1981 – Secretary of State for Northern Ireland, James Prior, announced a number of changes in prison policy, one of which would allow prisoners to wear their civilian clothes at all times. This was one of the five key demands that had been made at the start of the hunger strike. Prior also announced other changes: free association would be allowed in neighbouring wings of each H-Block, in the exercise areas and in recreation rooms; an increase in the number of visits each prisoner would be entitled to; and up to 50 per cent of lost remission would be restored. The issue of prison work was not resolved at this stage but there were indications that this issue too would be addressed.
1982 – Minister for Trade, Commerce and Tourism, Des O’Malley, resigned. O’Malley resigned because of disagreements with Taoiseach, Charles Haughey, on matters related to Northern Ireland and the Republic’s economy. O’Malley later formed a new political party called the Progressive Democrats.
1986 – There was a meeting of the Anglo-Irish Intergovernmental Conference in Dublin. The group discussed border security and agreed to implement a proposal that citizens from the Republic of Ireland who were living in Northern Ireland would be given the right to vote in local government elections in the region.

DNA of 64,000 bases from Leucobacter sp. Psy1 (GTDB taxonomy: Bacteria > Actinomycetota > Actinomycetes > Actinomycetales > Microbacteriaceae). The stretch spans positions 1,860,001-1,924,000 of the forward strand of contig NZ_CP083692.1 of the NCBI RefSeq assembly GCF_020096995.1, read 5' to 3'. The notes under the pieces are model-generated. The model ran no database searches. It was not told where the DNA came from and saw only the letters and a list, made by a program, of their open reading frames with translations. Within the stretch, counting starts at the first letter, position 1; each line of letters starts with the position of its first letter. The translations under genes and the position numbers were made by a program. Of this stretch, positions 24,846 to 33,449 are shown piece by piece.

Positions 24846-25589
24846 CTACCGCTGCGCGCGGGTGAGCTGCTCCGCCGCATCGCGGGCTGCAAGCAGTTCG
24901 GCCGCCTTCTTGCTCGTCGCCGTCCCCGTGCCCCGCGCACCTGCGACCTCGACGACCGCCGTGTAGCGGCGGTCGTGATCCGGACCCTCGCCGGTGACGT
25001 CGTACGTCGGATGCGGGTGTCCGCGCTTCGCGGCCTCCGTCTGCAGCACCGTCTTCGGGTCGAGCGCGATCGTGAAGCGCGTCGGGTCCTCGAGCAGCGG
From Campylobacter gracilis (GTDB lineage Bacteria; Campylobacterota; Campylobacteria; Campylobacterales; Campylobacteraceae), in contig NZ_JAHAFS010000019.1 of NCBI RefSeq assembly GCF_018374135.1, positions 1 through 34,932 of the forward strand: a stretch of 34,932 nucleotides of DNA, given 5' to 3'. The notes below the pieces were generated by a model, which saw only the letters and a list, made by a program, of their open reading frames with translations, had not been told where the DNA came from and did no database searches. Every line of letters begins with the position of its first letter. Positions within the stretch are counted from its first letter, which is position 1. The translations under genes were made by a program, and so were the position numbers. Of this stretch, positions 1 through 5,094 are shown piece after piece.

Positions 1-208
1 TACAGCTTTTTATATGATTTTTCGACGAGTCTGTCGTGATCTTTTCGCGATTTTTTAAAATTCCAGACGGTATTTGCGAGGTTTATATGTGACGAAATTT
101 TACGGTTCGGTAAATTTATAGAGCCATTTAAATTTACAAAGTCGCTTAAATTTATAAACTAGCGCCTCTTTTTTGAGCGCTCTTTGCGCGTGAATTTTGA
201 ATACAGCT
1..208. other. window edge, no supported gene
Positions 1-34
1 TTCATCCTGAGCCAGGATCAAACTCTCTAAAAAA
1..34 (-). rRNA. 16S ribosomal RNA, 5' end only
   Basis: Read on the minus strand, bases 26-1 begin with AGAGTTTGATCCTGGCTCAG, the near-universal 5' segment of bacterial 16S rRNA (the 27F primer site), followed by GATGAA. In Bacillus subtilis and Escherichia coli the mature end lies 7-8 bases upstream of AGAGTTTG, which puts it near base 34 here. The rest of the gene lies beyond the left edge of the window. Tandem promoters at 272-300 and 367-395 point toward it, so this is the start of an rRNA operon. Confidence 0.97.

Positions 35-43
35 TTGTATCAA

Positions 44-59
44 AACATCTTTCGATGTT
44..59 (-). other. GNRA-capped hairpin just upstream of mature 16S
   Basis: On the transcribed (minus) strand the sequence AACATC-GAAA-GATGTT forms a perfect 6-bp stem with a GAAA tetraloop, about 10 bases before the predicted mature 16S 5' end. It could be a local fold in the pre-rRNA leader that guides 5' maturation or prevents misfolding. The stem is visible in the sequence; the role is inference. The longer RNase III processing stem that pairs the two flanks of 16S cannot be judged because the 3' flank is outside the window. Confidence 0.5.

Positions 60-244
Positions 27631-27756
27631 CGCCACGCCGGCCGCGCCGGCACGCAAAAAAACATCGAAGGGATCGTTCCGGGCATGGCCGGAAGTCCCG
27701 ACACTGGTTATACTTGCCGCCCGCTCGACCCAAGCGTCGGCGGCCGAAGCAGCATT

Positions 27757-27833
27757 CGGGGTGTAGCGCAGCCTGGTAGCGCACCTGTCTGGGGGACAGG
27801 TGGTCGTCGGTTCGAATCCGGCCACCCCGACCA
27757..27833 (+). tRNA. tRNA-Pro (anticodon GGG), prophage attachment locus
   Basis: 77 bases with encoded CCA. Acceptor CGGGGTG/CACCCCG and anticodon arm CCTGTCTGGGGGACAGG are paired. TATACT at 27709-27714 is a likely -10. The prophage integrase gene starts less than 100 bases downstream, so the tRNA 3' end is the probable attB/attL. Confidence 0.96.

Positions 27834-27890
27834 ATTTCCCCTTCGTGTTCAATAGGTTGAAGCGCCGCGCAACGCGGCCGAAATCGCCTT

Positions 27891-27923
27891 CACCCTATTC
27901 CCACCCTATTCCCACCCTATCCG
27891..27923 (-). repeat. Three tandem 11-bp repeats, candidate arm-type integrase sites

1993 – Leader of the Democratic Unionist Party (DUP), Ian Paisley, wrote a letter to British Prime Minister, John Major, in which he stated that the Hume-Adams Initiative was “aimed at Ulster’s destruction”.
1993 – Taoiseach, Albert Reynolds, stated that if there was an overall political settlement then Articles 2 and 3 of the Irish Constitution could be changed by a referendum.
1999 – Garda Síochána officers arrested four men in Co Donegal in connection with an arms find in Co Wexford.
1999 – Patrick Campbell (22), an INLA member who was originally from west Belfast, was badly beaten and stabbed during a clash between INLA members and a group of men (described in the media as a criminal gang) in the Ballymount industrial estate, Walkinstown, Dublin. Campbell died on 10 October 1999 from his injuries.
2000 – It is announced that John Monks, a pig farmer from Cloughran, north Dublin who died last year, left almost £8 million in his will; he accumulated the vast sum from selling land to developers.
2000 – The High Court grant gardaí the right to detain Slobodan Milosevic if he sets foot in Ireland.
2001 – The 150 member council of the Alliance Party of Northern Ireland (APNI) met to elect a new leader. The two people who stood in the election were David Ford and Eileen Bell. Ford won the leadership contest.
2001 – Republicans held a rally in the centre of Dublin, to commemorate the 20th anniversary of the 1981 Hunger Strikes.
2002 – Some of the highest tides in a century are set to swamp the Irish coastline this week, prompting flood contingency plans in a number of high-risk areas.
Photo: Clady River overlooking Mt Errigal and Dunlewey, Co Donegal,
Gareth Wray Photography